Biopic Blu-ray Review

Bullish Blu-ray Review: The Wolf of Wall Street

March 26, 2014Ben MK

  Share on Tumblr  
      Delicious Add to Delicious  

All-American hustle

By Ben Mk

Power corrupts, and absolute power corrupts absolutely. And in the case of Jordan Belfort — whose ambition to become a Wall Street power broker took him to the top of the FBI's most-wanted list — that couldn't be more true. His actions were unscrupulous and morally indefensible, and his story is one of greed and lust, full of anecdotes of drugs and debauchery. It's a quintessential tale of the American dream gone wrong, and all of it is brought to life in vivid detail in Martin Scorsese's The Wolf of Wall Street.

At twenty-two, Jordan Belfort (Leonardo DiCaprio) is a married, middle-class New Yorker, with “high-minded aspirations”. After landing a junior-level job at a Wall Street brokerage firm, he’s immediately taken under the wing of senior broker Mark Hanna (Matthew McConaughey), who bestows upon him his first taste of success, as well as a few choice tips for replicating it. But Jordan’s career is off to a rocky start, when his first day as a licensed broker just happens to coincide with the catastrophic Black Monday stock market crash. Out of the job and desperate for work, he finds himself in the unlikeliest of places: a small operation called “Investor’s Center”, far removed from the hustle and bustle of Wall Street. Calling on his natural salesmanship techniques, he discovers an innate talent for closing deals — and puts it to use selling penny stocks to the unsuspecting, racking up massive commissions in the process.

His unorthodox recipe for success catches the attention of Donnie Azoff (Jonah Hill), and the two strike up an unlikely friendship. It’s not long until Jordan sets up shop for himself, recruits a few of his pals from the Bronx, teaches all of them his sales techniques and brands his new company “Stratton Oakmont, Inc.”. With a growing appetite — not just for money, but for sex and drugs (especially Quaaludes) — and a steadily growing army of brokers under his employ, he sets out to conquer Wall Street. His ambition and questionable ethics even net him a beautiful ex-model, named Naomi (Margot Robbie), and earn him the moniker of "the Wolf of Wall Street" from Forbes magazine. Soon, he finds himself under the watchful eye of the FBI — in particular, a zealous agent named Patrick Denham (Kyle Chandler), who’s hellbent on bringing both him and his entire empire down.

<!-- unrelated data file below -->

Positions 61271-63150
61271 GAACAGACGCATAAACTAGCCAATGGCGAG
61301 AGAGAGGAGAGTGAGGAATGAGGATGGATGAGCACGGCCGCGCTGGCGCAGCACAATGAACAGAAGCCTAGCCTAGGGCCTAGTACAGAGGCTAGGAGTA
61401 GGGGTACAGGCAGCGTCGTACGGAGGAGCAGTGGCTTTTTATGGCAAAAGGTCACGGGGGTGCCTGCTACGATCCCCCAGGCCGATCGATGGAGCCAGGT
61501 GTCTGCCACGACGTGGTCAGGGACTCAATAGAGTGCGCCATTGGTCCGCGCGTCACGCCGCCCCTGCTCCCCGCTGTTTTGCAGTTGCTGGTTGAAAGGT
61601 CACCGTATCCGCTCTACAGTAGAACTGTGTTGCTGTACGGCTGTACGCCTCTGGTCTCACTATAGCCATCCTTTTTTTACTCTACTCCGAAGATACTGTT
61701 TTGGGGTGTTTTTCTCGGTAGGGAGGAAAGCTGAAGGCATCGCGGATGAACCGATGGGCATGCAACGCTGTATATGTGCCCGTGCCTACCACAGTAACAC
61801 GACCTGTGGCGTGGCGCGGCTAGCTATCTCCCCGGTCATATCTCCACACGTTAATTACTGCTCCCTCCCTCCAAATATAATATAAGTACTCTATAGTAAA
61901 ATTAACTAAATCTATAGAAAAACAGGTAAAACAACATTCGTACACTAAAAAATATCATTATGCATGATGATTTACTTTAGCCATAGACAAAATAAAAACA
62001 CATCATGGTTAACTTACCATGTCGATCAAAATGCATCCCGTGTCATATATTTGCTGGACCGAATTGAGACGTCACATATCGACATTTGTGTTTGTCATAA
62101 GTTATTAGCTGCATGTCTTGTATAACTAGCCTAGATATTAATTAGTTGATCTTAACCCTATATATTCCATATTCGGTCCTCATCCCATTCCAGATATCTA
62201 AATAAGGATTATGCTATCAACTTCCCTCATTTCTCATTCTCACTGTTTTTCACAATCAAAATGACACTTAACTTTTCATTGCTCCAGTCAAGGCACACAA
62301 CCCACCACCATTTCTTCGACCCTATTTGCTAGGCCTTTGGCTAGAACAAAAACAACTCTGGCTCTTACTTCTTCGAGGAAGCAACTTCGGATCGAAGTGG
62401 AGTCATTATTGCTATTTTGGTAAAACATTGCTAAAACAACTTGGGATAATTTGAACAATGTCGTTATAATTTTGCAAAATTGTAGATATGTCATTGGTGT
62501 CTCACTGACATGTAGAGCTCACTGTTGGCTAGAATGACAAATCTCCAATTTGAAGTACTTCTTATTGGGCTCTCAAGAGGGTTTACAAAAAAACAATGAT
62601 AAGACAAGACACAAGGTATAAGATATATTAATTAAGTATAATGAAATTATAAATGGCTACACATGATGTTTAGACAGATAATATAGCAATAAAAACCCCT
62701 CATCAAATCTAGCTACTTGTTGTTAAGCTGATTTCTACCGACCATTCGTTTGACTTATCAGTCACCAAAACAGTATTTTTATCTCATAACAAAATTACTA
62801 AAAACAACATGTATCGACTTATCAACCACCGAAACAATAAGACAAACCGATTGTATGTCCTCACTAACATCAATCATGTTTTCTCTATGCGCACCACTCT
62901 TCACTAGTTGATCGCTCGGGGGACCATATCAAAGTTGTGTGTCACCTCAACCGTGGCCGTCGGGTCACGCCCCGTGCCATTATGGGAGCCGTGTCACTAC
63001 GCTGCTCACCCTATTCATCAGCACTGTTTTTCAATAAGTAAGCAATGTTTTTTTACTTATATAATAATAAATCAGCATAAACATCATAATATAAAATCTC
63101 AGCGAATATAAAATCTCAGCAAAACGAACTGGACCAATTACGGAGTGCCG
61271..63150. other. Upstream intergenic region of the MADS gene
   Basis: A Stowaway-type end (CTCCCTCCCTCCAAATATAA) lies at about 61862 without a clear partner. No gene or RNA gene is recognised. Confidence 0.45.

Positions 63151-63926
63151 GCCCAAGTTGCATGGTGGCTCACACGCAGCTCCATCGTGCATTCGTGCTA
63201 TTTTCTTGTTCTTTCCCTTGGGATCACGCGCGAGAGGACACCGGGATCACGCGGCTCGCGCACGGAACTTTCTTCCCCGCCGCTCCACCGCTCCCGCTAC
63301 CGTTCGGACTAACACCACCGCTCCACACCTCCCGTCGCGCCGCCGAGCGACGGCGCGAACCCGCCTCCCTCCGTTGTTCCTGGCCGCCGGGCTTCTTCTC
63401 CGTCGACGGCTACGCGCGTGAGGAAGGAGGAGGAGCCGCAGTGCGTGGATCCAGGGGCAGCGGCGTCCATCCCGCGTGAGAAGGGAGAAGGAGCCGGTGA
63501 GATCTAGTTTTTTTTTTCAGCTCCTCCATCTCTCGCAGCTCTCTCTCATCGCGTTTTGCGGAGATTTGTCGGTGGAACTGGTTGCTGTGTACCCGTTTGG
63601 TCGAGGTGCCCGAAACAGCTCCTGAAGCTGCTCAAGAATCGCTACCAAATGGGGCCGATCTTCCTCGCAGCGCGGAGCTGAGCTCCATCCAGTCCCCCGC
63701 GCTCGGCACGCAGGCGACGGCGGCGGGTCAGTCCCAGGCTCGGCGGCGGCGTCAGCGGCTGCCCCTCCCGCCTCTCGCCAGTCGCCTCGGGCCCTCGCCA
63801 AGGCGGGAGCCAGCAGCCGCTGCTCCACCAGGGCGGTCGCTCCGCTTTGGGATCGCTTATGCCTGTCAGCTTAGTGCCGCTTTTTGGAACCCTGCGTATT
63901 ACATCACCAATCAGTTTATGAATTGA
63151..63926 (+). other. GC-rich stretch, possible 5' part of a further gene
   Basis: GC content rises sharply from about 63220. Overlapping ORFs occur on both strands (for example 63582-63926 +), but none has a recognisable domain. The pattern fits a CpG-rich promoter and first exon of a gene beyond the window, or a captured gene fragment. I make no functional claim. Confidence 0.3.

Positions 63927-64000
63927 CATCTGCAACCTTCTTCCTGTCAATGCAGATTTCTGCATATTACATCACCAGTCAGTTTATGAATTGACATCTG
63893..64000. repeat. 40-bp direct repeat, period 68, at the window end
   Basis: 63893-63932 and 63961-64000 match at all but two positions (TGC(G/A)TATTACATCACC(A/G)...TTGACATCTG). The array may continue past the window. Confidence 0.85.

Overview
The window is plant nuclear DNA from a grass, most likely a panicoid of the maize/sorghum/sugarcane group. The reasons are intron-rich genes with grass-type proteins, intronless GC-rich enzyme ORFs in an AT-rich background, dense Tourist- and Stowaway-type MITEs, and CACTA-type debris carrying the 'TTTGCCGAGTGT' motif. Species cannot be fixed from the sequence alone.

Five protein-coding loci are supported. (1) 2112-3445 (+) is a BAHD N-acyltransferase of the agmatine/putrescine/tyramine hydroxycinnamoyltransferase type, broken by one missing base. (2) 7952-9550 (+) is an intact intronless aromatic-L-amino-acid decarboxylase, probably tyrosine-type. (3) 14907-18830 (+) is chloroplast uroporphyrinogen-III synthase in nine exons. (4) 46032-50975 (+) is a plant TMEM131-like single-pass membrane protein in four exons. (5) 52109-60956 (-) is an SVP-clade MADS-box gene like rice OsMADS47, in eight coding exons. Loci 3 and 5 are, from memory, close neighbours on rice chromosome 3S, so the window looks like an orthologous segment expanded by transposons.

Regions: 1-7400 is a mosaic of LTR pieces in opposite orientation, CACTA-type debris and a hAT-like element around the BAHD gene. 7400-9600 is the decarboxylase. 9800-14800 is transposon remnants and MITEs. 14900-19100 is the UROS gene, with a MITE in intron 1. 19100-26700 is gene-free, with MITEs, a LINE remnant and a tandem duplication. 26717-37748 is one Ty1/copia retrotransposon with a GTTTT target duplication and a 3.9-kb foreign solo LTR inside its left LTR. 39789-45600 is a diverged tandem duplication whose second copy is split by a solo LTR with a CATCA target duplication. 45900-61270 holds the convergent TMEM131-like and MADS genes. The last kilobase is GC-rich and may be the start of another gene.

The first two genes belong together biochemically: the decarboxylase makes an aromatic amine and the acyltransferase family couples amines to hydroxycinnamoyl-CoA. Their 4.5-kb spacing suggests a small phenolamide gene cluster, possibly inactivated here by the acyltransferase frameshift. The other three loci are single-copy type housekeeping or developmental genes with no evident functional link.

Clocking in at a hefty three hours, The Wolf of Wall Street is a surreal study in excess that’s not for the faint of heart. Think of the film itself as one giant metaphor for the subject matter. Jordan’s meteoric rise from the ranks of the middle-class to the upper echelons of the rich and powerful makes him a poster child for “too much, too soon”, and he becomes a slave to his primal urges, guided only by his inflated ego and animal instincts. All of this is reflected in Scorsese’s opus, which revels in its depictions of hedonism and drug use, coating everything in a candy shell layer of absurdity and sardonic humor. There’s no denying the entertainment factor of the film — thanks in particular to the over-the-top performances turned in by DiCaprio and Hill — but it's easy to forget that beneath the more bombastic elements of the script is a cautionary tale of greed and power.